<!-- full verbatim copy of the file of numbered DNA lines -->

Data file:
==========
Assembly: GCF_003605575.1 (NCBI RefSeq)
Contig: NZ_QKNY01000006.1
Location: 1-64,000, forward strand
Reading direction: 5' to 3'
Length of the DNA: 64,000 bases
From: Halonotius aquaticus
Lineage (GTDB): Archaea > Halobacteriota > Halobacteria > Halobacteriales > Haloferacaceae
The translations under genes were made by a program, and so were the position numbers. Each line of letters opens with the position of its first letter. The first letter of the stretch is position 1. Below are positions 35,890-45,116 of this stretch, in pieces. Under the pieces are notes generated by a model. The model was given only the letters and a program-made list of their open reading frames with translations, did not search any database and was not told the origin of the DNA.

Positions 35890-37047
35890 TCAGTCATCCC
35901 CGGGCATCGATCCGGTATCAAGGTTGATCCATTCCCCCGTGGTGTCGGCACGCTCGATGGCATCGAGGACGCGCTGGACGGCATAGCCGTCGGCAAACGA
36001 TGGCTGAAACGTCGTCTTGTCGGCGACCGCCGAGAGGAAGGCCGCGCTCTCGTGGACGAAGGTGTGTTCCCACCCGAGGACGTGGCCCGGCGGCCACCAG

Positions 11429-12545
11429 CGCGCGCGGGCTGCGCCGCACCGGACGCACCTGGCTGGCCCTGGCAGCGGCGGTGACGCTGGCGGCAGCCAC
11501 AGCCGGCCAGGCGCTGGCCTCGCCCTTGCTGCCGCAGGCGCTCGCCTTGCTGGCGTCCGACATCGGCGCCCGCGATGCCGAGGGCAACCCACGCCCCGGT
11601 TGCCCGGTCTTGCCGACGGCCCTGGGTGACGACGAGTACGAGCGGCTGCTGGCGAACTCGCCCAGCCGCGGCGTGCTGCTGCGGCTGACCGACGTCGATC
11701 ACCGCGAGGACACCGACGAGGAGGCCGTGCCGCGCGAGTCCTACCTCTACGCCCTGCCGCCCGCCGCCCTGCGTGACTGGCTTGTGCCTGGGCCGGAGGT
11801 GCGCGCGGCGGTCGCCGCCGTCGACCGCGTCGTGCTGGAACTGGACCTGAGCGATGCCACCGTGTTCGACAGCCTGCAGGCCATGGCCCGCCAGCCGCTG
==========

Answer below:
Assembly: GCF_003605575.1 (NCBI RefSeq)
Contig: NZ_QKNY01000006.1
Location: 1-64,000, forward strand
Reading direction: 5' to 3'
Length of the DNA: 64,000 bases
From: Halonotius aquaticus
Lineage (GTDB): Archaea > Halobacteriota > Halobacteria > Halobacteriales > Haloferacaceae
The translations under genes were made by a program, and so were the position numbers. Each line of letters opens with the position of its first letter. The first letter of the stretch is position 1. Below are positions 35,890-45,116 of this stretch, in pieces. Under the pieces are notes generated by a model. The model was given only the letters and a program-made list of their open reading frames with translations, did not search any database and was not told the origin of the DNA.

Positions 35890-37047
35890 TCAGTCATCCC
35901 CGGGCATCGATCCGGTATCAAGGTTGATCCATTCCCCCGTGGTGTCGGCACGCTCGATGGCATCGAGGACGCGCTGGACGGCATAGCCGTCGGCAAACGA
36001 TGGCTGAAACGTCGTCTTGTCGGCGACCGCCGAGAGGAAGGCCGCGCTCTCGTGGACGAAGGTGTGTTCCCACCCGAGGACGTGGCCCGGCGGCCACCAG

Positions 11429-12545
11429 CGCGCGCGGGCTGCGCCGCACCGGACGCACCTGGCTGGCCCTGGCAGCGGCGGTGACGCTGGCGGCAGCCAC
11501 AGCCGGCCAGGCGCTGGCCTCGCCCTTGCTGCCGCAGGCGCTCGCCTTGCTGGCGTCCGACATCGGCGCCCGCGATGCCGAGGGCAACCCACGCCCCGGT
11601 TGCCCGGTCTTGCCGACGGCCCTGGGTGACGACGAGTACGAGCGGCTGCTGGCGAACTCGCCCAGCCGCGGCGTGCTGCTGCGGCTGACCGACGTCGATC
11701 ACCGCGAGGACACCGACGAGGAGGCCGTGCCGCGCGAGTCCTACCTCTACGCCCTGCCGCCCGCCGCCCTGCGTGACTGGCTTGTGCCTGGGCCGGAGGT
11801 GCGCGCGGCGGTCGCCGCCGTCGACCGCGTCGTGCTGGAACTGGACCTGAGCGATGCCACCGTGTTCGACAGCCTGCAGGCCATGGCCCGCCAGCCGCTG